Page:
Panic and euphoria in China

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The markets are in panic mode for the first time since 2012 according to Credit Suisse analysts. There has been a slight uptick in global industrial production, but this is overshadowed by investor nervousness about China’s continuous declining growth. Although there have been announcements of easing measures, there remains uncertainty surrounding the quality and reliability of China’s economic data. On top of that, financial risks in Brazil appear to be a worse threat than China given its external deficit and huge foreign currency debt. As the Brazilian real falls to an all-time low, Brazil’s debt is spiraling out of control. Overall, emerging market currencies are weakening in light of domestic problems and tightening dollar liquidity that will intensify if the Fed moves toward a rate hike by the end of this year. With the backdrop of a strong dollar, exporters are seeing their trade revenues fall and at the same time the growth in export orders are at its slowest since the recession in 2009. Slowing emerging markets are feared to present deflation to developed markets.

Source: Credit Suisse on

This panic episode is more formally established when the Credit Suisse Global Risk Appetite Index falls below -3 which happened on the 27th of September 2015. In the simplest sense, the index measures if investors earned additional returns over the past six months by skewing portfolios toward risky assets away from safe assets. The graph indicates that the two previous panics were caused by worries of a Eurozone break-up back in 2011-2012 and the fall of Bear Sterns during the global financial crisis in 2008. Market participants respond adversely to shocks, and while sometimes the reaction is appropriate, it usually is an overreaction to short-term events. If it is an overreaction, there is opportunity for investors to purchase risky assets at a discount. Investors however believe current evidence justify a bleak and muddled long-term view with the possibility of further panic with no investment opportunity in sight.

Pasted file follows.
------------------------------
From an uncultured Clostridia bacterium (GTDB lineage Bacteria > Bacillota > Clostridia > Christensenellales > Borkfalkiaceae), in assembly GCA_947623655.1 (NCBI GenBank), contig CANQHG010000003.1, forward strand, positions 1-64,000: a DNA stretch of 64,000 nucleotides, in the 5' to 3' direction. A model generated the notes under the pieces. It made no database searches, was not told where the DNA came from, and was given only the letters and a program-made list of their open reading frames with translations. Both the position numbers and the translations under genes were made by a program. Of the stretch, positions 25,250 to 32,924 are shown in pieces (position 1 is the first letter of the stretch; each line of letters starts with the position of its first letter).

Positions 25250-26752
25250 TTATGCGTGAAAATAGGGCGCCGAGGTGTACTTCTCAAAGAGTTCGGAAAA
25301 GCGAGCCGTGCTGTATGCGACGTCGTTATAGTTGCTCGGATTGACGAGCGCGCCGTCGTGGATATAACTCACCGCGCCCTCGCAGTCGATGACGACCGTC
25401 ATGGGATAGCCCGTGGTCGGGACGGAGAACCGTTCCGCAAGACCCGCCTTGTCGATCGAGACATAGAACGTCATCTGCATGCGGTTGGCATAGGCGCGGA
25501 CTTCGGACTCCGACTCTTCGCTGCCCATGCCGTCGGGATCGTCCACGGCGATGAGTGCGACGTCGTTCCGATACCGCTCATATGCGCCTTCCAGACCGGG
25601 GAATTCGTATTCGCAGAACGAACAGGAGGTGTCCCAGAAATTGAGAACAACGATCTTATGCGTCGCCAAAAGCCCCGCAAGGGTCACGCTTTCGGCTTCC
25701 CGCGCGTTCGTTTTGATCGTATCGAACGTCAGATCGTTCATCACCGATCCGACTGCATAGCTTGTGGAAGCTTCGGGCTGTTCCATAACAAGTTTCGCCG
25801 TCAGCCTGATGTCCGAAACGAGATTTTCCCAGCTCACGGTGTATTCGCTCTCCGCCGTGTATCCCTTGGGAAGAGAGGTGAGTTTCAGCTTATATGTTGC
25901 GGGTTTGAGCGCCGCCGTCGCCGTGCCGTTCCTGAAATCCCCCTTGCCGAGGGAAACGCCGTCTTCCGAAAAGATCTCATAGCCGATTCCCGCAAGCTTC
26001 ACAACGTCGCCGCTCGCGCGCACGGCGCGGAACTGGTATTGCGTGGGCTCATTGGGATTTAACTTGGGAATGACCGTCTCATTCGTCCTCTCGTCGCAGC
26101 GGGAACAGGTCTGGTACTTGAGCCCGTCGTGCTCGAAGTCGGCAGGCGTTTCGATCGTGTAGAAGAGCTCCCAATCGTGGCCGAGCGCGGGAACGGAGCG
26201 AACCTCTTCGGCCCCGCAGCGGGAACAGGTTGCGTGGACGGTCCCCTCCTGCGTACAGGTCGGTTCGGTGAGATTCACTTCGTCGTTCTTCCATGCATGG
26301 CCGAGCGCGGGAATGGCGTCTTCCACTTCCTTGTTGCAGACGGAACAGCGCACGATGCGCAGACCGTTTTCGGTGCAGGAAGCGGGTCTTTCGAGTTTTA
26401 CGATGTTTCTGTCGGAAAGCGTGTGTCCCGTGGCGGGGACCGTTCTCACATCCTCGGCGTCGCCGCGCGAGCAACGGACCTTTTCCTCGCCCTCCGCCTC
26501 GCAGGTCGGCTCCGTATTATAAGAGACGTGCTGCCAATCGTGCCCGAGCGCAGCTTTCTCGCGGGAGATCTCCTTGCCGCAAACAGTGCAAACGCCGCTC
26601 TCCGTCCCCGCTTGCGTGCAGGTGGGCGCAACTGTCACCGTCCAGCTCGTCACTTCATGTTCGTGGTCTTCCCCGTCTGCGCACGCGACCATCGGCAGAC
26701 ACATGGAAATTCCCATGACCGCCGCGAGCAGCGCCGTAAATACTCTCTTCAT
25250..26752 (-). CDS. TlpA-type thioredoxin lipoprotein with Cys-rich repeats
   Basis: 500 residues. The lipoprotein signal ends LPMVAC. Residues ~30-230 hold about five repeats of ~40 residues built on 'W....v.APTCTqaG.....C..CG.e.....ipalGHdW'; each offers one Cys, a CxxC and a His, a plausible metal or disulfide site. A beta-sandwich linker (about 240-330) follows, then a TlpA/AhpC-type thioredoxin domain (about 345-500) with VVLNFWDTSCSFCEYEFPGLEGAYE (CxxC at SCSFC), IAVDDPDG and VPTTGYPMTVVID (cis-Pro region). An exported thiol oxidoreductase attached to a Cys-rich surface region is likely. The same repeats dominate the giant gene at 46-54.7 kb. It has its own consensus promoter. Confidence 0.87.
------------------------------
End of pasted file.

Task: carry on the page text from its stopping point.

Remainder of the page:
I believe it is not all doom and gloom as markets are overreacting. Stabilization is likely because policy makers outside of the US will provide stimulus for risky assets in the fourth quarter of 2015.  The Chinese authorities are aggressively easing conditions with increased lending, lowered interest rates and reduced reserve requirements, which would lead to stabilization even if large rebounds are not seen. In Europe, extended quantitative easing is likely to last till September 2016. Furthermore, developed markets have relatively limited spillover effects from emerging market weakness. Chinese import demand as a share of GDP of Developed markets is low - In the EU it is 1.0% and in the US it is 0.7% and Chinese financial markets are largely closed off to the rest of the world.

From the graph above, the trend indicates that episodes of panic precede euphoria, not necessarily immediately but will eventually. Euphoria is when the index level hits 5 and above. I don’t think the Index will fall further below -3 similar to previous incidents of panic. Instead it will move towards 0 by the end of this year. What happens next depends on what happens in China. The Chinese authorities are diligently reforming toward economic liberalization to achieve its geopolitical ambitions. Although economic growth is in structural decline, annual growth in discretionary consumption is predicted to exceed 7% between 2010 and 2020, in the context of annual aggregate household income of $5 trillion [1]. Profits in consumer industries like furniture, electronics, food & beverage grew from early 2015 to date. Westpac-MNI’s monthly consumer survey claims that the Chinese are more confident about their finances and the business environment – the most optimistic since May 2014. The average individual Chinese consumer is not perturbed by aggregate national statistics. Soon, it will transition from an export-oriented economy to an urban consumption-focused economy with market-determined exchange rates. Its weakness in exports and the industrial sector will have a diminishing impact on income and spending. When China (and global markets) successfully perseveres with these painful Chinese reforms and enjoy the fruits of labor by the next 3-5 years, we will be in the next euphoria.